If we want flow control, we can use load sensing concepts in which a pressure dropacross an orifice is maintained. This is illustrated in Figure 15.16. Replacing the manualflow control valve by a proportional solenoid valve allows us to change the flow rateremotely from a processor / amplifier unit. The pressure drop across the flow controlvalve is dictated by the spring constant k. We can add a proportional pressure controllerin parallel to the flow compensator to limit the maximum system pressure in the circuit.This is indicated by the pilot line A in Figure 15.16.

Chapter 15.21

k

P

P

A

1

2

Figure 15.16 Load sensing variable displacement pump

15.5.3 Acceleration/deceleration control of an actuator and load

To limit acceleration we know we can use pressure limiting valves, variable flow throughvalves, cushions, cam activated deceleration valves, variable capacity pump etc. In manycases, simplicity in design is gained using these approaches. However, if the load profileis complex, then the circuit can become very complex and indeed, rather costly andinflexible. The use of proportional valves for open loop control has definite potential butit must be emphasized that all alternatives must be considered. Proportional valves aregreat but they do require expensive controllers (amplifiers in addition to the valves).

An example of a proportional directional control valve being used to maintain a constant(and the same) speed in both directions for a single rod cylinder is shown in Figure 15.17.If the same flow was delivered in both direction, the velocity would change. Similarly therate of increase for acceleration/deceleration is not necessarily the same. Thus we needthe following.

1. bi-directional proportional flow control

Chapter 15.22

2. a power supply to send out the appropriate rate of change signal which reflects thechange in direction of the actuator.

Amplifierscontroller

sensitivity A

sensitivity B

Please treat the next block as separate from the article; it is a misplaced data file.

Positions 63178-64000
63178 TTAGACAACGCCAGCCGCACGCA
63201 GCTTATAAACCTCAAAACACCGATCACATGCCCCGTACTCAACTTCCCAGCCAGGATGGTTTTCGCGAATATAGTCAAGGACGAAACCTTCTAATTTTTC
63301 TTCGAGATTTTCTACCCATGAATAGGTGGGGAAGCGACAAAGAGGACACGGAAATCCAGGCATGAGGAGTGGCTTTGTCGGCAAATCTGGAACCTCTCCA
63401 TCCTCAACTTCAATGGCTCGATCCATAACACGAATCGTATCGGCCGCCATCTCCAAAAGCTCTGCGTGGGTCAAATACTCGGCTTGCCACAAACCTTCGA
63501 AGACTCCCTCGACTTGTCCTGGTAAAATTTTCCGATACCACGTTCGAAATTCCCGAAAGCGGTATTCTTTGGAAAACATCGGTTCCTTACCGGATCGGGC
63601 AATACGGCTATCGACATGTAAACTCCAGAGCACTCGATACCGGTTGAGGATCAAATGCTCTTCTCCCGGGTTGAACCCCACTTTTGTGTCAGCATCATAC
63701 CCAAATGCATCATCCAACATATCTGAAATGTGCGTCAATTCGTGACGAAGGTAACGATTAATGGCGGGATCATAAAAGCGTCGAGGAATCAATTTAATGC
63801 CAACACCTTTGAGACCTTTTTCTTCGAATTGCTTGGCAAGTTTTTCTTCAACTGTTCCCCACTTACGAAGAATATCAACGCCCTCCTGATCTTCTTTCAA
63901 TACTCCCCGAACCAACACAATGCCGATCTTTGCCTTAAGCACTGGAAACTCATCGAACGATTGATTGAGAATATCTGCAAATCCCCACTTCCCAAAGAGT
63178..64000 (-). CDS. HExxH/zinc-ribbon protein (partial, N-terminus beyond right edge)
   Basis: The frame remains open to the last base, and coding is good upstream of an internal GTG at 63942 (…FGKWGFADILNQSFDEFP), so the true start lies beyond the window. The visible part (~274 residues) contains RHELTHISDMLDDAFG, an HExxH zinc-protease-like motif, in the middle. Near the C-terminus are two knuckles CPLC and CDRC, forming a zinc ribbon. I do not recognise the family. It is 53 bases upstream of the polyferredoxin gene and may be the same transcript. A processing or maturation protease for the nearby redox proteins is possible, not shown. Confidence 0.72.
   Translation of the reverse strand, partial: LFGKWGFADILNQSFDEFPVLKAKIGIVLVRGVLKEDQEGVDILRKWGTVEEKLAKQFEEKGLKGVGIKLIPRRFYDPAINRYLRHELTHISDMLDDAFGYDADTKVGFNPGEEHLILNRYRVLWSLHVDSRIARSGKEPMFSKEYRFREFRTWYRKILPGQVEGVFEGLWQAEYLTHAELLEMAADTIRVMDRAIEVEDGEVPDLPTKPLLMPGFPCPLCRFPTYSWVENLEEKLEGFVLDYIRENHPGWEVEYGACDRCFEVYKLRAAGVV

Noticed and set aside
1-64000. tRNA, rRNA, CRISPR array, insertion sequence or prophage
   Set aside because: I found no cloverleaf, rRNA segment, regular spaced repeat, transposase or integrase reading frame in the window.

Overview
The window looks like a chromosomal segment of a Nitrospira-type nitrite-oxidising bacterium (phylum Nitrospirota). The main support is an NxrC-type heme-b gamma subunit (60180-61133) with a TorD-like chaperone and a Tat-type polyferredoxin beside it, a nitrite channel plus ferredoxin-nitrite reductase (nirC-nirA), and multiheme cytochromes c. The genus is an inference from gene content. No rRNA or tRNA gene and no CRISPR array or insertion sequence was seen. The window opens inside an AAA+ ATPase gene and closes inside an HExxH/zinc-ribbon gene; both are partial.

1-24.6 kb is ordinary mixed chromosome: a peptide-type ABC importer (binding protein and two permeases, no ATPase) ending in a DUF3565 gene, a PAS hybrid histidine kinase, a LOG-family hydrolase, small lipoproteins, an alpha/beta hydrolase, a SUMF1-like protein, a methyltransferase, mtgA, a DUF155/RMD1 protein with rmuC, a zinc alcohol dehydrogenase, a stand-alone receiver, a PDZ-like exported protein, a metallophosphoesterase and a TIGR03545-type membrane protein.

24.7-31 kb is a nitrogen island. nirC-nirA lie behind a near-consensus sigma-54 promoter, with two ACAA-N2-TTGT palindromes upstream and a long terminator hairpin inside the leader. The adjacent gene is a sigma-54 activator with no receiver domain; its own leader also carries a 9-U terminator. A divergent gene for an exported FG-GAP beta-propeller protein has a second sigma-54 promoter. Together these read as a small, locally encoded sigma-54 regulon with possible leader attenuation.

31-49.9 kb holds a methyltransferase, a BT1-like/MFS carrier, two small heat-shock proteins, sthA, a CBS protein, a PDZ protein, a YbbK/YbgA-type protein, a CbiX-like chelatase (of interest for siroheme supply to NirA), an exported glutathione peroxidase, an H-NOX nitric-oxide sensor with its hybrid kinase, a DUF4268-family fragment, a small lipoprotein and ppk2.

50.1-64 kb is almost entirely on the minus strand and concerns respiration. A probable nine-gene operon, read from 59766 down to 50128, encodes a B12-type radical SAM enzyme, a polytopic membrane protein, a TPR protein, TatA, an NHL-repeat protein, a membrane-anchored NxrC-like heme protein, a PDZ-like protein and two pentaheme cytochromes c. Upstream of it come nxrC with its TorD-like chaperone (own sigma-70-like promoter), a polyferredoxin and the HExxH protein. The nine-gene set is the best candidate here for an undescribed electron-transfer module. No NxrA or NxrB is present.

ramp generators

Q Qa b

P Ps t

Figure 15.17 Proportional flow to a single rod actuator

A circuit which can accomplish this, is illustrated in Figure 15.17. Note, there is nopressure compensation across the valve so we do not have flow control. If the burden isconstant and well known over the stroke, then this becomes less of concern.

The power supply/amplifier has ramp input selects that dictate the acceleration anddeceleration rates. To accommodate the different flows, the output sensitivity of eachsolenoid can be adjusted separately (Note, if only one solenoid is used, this gets muchmore complicated; hence, the use of two solenoid in Figure 15.17). The amplifiers alsoare set to compensate for dead-zone and hysteresis.

A problem that we have encountered arises again. If the orifices are matched andsymmetrical, then for a single rod actuator, the controlled flow into the blank end is notequal to the flow out (area ratio). If the burden suddenly changes direction, we do

Chapter 15.23

provide some protection from run-away condition because of the down stream orifice.This means flow control does not exist unless the resistance is high enough to create asubstantial back pressure on the rod side of the actuator. In fact, we can compensatesomewhat by having asymmetric orifices in the directional proportional flow controlvalve. By having a higher resistance in the downstream orifice, a substantial burdenchange would have to occur to be in a run-away mode.